History of Lead Use

Over the last decade, the rise and prevalence of lead contamination events in the United States has risen dramatically.  One of the main reasons is that public water systems rely on lead service lines installed nearly a century ago to deliver clean and treated water.  Community and public water systems are under increased pressure to replace these failing and dangerous systems.  In 2015, the Flint Water Crisis became a national news story and the poster child for an ever growing movement to remove and replace lead service lines across the country.  After learning that the city water was contaminated and poisoning its citizens, it was determined that changing the source of the city's water to a local river, and a failure by the city to take the correct preventative measures to treat the water lead to the corrosion of hundreds of miles of lead service lines across the city.  The water was often dirty, and found to have excessively high levels of lead in many homes, some with levels as high as 13,000 ppb or around 867 times higher than the EPA MCL.  This highlighted the need to replace lead service lines across the United States and address this ever growing problem.  Lead, like Arsenic and Mercury, is listed under the EPA's Primary drinking water standards, and is dangerous even in very low concentrations. The primary drinking water standard (MCL) for Lead is 15 parts per billion (ppb) or 15 micro grams per liter (µg/L), but the MCLG is 0.  Lead has been used for thousands of years because of its soft and malleable nature. Its been used to make jewelry, paints, lead-acid batteries piping, and as an additive in gasoline.

Health Concerns

Lead service lines and lead solder had been widely used in public and residential water systems up until the dangers of lead were made apparent during the late 20th century.  In 1991, the EPA issued the Lead Copper Ruling in accordance with the Safe Drinking Water Act to limit the levels of lead and copper in drinking water systems.  While lead is naturally occurring in groundwater formations and occurs because of the dissolution of the rock bearing it, the most common cause of contamination in drinking water is from lead service lines, lead solder, and plumbing fixtures. The health concerns from lead exposure are well documented and can lead to a number of health problems.  Lead exposure in children can cause severe cognitive and neurological disorders, disrupt brain development, and damage to all of the body's major systems.  Lead is most commonly found in complexes of Pb(OH)2, PbCO3 and Pb2O, but can take on any number of forms from dissolved to precipitated forms.  The image below is provided by the National Science Foundation through Virginia Tech Researchers that investigated lead poisoning incidents in children linked to drinking water.  They found that lead particulate from solder and other sources can get trapped in faucet aerators and eventually be dislodged posing a serious health risk to anyone consuming them.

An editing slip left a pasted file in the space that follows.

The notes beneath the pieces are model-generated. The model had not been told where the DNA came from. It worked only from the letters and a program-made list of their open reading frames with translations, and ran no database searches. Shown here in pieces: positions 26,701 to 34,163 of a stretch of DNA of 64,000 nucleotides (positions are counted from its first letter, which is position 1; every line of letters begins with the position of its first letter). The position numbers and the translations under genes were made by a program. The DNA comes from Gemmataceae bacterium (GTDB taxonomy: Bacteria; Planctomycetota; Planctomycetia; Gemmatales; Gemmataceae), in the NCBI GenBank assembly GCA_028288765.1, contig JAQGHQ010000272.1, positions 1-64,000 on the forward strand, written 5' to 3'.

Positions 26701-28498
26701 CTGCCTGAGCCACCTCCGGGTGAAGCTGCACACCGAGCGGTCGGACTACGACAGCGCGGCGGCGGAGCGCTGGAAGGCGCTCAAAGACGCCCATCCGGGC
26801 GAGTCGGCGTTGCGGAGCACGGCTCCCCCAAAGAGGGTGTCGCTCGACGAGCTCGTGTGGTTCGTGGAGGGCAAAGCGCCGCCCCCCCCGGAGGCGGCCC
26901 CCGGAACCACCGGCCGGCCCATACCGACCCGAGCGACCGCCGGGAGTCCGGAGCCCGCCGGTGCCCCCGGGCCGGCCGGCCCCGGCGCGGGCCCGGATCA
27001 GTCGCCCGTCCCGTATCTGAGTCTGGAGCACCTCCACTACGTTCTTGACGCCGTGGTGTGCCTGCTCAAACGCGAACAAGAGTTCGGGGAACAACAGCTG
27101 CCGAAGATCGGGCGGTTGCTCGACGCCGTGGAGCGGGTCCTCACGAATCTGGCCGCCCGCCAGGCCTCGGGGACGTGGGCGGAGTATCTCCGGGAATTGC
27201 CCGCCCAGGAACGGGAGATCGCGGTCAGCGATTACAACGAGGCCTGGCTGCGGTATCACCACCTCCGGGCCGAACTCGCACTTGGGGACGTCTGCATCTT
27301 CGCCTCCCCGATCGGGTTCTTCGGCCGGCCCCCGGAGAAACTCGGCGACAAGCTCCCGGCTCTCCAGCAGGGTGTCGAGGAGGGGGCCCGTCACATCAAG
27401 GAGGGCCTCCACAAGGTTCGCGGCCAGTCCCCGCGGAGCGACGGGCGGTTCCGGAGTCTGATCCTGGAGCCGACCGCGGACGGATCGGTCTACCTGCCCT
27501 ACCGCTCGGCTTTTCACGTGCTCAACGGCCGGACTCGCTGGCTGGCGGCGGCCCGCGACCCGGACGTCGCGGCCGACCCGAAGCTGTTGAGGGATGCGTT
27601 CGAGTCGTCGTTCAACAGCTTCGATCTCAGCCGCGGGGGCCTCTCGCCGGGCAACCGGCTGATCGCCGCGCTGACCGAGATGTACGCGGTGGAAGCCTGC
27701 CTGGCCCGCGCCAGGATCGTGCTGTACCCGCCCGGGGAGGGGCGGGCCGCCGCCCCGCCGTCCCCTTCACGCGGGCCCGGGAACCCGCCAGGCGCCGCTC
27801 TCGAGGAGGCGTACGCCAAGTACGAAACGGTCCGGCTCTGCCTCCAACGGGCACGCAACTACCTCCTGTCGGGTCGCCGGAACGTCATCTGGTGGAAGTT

Virginia Tech researchers examined different types of leaded particles that can attach to screens or sampling containers and may not register during testing: a) pure lead, b) lead (IV), c) solder (50:50 lead:tin), d) red brass and e) yellow brass. "Courtesy: National Science Foundation".

Treatment Options

Similar to arsenic, the goal is to always have a complete reduction of lead to non detectable levels and multiple steps are taken to meet that goal.  The most common method would be the use of a strong acid cation exchange water softener regenerated with sodium chloride to remove any dissolved lead.  Some lead adsorbent specific medias and special carbon block filters are available as well, which are useful for removing particulate and dissolved lead.  However, it is important to consider that lead solder used in piping after a water softener is still a potentially dangerous source for lead contamination and exposure.  Polyethylene composite plastic piping is a safe and effective alternative to copper pipes that require soldering for joints. It is always advisable to use a POU lead reduction device for drinking and cooking water.  There are numerous POU options for lead reduction, including reverse osmosis systems and numerous NSF/ANSI 53 certified POU filtration systems.  When considering different NSF/ANSI 53 certified filtration systems, it is important to identify what specific contaminants the given filter is certified to reduce.  Per NSF/ANSI 53 certification requirements, said information should be clearly stated, and be readily available for consumers to access.  Said information is frequently displayed on product packaging.